For the professors and students that rely on the computing labs at McMaster University, life just got a bit easier. After summer break, returning faculty and students received a pleasant surprise when they logged into the newly refreshed lab environment. They were greeted with cutting-edge technology, and a vastly improved user experience.
In the months prior, the IT team was hard at work putting together the plan that would transform the student labs. McMaster University was looking to convert their labs from a physically constrained desktop system to a virtualized environment where the data is centralized on a server and no longer tied to a physical asset. Virtual Desktop Infrastructure (VDI) has been steadily gaining momentum with education institutions and was part of the McMaster University Technology Services (UTS) department’s overall plan to reduce support costs and achieve economies of scale.
With both the hardware and software coming up to end of life, we were looking to invest in a technology for the future, which would give us flexibility to grow as demands change
A great deal of planning went into ensuring the project was a success. A steering committee that encompassed stakeholder participation from across the McMaster community was put in place. While this was clearly an IT-led project, Kearney and his team worked diligently to recruit input from all groups affected by the new technology, including representation from the Registrar’s Office (the group responsible for booking the labs on behalf of the faculty), members from faculty that use the labs in their teaching, as well as participation from the McMaster Students Union. Each person on the steering committee represented a faculty or department and was responsible for taking the information back to their own groups and collecting feedback, creating a trickle down effect. “One contributor to success was that we had non-technical stakeholders included from start to end,” said Kearney. “Our users defined their requirements and Scalar worked with us to architect the best technology solution.”
After we were awarded the VDI project, our project manager drafted an implementation schedule and worked with the McMaster project managers to ensure the plan aligned with the university’s tasks. “The coordination between the two sides was critical – it was important to not only build out the plan from Scalar’s perspective, but to gain an understanding of McMaster’s commitments to their community of stakeholders,” said Gary Luk, one of our IT Project Managers. “McMaster had a communications plan and additional steps as part of their operationalization process – all of this was integrated into a master schedule.”
Weekly meetings, a shared online collaboration tool, as well as a dedicated physical workspace where the technical implementation team could work together were all contributors to success. The workspace – a student lab that wasn’t in use – provided a direct connection into the lab environment and a place where they could conduct testing and share work in progress.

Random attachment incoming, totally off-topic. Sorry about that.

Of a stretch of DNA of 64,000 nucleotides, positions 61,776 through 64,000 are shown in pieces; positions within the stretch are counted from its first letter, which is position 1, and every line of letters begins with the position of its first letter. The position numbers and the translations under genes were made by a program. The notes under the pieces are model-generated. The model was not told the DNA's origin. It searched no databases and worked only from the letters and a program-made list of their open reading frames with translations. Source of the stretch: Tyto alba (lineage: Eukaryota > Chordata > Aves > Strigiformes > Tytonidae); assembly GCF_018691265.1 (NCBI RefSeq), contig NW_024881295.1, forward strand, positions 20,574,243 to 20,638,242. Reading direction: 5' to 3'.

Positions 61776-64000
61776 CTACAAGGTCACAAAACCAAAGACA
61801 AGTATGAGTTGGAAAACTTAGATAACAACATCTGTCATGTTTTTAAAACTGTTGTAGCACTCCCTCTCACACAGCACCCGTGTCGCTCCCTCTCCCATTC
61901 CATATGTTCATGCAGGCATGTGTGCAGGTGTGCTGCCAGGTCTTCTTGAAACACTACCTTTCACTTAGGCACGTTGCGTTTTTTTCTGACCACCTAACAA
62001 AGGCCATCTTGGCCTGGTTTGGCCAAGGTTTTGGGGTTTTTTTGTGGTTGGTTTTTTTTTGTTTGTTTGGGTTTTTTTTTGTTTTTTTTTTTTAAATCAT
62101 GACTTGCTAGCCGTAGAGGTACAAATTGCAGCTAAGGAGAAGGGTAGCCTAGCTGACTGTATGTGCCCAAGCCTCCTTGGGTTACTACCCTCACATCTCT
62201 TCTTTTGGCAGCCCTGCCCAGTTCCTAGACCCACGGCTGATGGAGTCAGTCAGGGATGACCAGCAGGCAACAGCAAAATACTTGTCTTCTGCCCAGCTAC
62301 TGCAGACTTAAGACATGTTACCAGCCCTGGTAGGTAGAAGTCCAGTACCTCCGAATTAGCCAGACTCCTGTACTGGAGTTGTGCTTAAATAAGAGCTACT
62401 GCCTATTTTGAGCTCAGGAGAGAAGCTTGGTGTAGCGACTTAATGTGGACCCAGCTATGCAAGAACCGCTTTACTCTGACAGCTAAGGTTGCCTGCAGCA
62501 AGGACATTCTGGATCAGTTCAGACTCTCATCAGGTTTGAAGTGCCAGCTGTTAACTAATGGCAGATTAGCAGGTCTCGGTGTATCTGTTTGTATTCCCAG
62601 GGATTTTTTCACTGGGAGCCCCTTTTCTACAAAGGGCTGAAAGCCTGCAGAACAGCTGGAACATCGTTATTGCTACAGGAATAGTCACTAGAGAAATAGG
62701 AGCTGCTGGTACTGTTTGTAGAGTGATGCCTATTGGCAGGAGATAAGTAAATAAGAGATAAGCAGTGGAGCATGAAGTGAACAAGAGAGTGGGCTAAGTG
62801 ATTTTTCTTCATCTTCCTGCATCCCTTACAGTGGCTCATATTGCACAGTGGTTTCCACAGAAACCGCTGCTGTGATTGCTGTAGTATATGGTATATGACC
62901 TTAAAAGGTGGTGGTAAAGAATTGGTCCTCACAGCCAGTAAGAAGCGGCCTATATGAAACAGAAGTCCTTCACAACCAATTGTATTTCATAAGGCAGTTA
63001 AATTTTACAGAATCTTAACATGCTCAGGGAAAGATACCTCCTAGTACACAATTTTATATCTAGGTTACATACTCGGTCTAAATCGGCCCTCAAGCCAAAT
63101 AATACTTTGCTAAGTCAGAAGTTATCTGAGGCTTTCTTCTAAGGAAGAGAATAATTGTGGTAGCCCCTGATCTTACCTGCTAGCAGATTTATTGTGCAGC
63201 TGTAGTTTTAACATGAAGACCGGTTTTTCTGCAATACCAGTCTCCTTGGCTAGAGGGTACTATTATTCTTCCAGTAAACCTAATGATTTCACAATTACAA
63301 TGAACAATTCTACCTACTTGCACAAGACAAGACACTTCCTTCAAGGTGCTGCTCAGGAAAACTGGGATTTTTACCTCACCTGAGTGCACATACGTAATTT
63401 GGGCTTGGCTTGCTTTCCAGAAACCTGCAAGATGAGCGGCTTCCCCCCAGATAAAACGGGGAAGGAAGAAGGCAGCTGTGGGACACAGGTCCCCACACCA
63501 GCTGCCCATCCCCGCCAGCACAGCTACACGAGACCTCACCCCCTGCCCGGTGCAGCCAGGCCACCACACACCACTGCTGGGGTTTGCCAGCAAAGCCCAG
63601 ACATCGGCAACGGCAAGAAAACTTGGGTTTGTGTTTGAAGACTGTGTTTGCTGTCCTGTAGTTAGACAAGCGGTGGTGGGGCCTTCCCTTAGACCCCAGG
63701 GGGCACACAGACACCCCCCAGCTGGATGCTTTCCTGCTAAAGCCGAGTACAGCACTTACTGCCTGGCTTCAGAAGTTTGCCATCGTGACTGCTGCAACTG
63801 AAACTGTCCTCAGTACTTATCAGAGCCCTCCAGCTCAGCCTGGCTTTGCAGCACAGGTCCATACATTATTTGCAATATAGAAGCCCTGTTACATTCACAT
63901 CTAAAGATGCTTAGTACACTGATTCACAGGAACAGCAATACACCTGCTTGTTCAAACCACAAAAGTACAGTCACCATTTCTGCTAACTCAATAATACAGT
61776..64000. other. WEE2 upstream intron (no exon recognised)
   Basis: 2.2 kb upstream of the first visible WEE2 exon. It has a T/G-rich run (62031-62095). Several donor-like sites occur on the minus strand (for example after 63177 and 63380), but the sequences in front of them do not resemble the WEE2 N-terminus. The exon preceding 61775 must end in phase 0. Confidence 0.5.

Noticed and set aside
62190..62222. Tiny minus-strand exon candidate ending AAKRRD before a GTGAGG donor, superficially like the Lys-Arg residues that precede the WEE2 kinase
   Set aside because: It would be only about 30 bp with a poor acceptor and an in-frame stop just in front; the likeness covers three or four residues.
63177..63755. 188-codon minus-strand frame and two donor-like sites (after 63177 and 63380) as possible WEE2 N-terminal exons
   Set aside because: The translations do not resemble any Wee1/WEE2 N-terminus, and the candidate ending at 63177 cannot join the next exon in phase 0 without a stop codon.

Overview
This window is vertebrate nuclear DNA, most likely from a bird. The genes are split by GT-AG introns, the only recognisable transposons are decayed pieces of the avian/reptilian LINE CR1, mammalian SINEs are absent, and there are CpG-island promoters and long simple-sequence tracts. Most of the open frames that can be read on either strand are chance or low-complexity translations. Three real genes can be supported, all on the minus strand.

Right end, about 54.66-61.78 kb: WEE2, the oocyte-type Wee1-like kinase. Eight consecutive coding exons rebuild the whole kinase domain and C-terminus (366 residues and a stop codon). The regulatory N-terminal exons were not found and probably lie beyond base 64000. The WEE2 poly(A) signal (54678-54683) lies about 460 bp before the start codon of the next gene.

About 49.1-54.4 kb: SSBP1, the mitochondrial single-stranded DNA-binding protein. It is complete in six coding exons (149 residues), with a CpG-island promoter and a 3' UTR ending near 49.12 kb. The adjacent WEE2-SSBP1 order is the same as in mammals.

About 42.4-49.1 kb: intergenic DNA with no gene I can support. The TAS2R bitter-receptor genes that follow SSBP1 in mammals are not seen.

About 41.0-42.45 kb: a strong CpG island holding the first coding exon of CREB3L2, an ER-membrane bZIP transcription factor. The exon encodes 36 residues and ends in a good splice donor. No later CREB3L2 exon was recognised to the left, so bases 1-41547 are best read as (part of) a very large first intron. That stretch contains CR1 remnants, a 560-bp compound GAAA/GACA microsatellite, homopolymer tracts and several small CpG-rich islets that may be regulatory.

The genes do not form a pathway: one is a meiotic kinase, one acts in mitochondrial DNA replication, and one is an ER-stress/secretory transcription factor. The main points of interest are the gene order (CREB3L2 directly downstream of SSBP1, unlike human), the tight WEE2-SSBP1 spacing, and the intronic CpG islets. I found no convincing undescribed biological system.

Everyone knew we were working on incredibly tight timelines and there wasn’t any extra time for unforeseen issues. Scalar’s response to any problems was quick and effective. If we had any issues, they worked hard to get us through them
Ease of management has been touted as the prime benefit for the technical staff responsible for the labs. “With the new solution, we have one management console where we can package application layers and OS updates and push them out,” said Cleland. The new virtual desktop system also provides a test environment where everything can be physically tested before being pushed to production. “Our labs are open from 8:30 am to 11:30 pm which made it difficult to push out updates in the old world. If we wanted to reimage or reinstall, we had to wait until after hours to access the desktops.” Desktop provisioning, application layering and image management now takes place at the server level, vastly improving daily operations.
The benefits don’t stop at the technical staff. Students and faculty have reported positive feedback, recounting a much quicker response time.
Our users report that performance is amazing - with 96 different application suites in the labs, the login time in the old environment took 4 ½ to 5 minutes. It is now cut down to about 1 ½ minutes
Old computers have been replaced with larger 22-inch monitors with Windows 7 and Office 2010, meaning the university’s software applications can now run current Windows 7 compatible versions.
McMaster considered the student computer labs a pilot project for VDI. The 300 seats in total served as a testing ground for the viability of virtualized desktops across the university campus. “The response has been so positive that we now anticipate rolling out VDI into the administrative areas of the university,” said Kearney. “This has huge potential for economies of scale and reduced labour costs. We see this as a major stepping stone to being able to support our BYOD (bring your own device) strategy down the road.”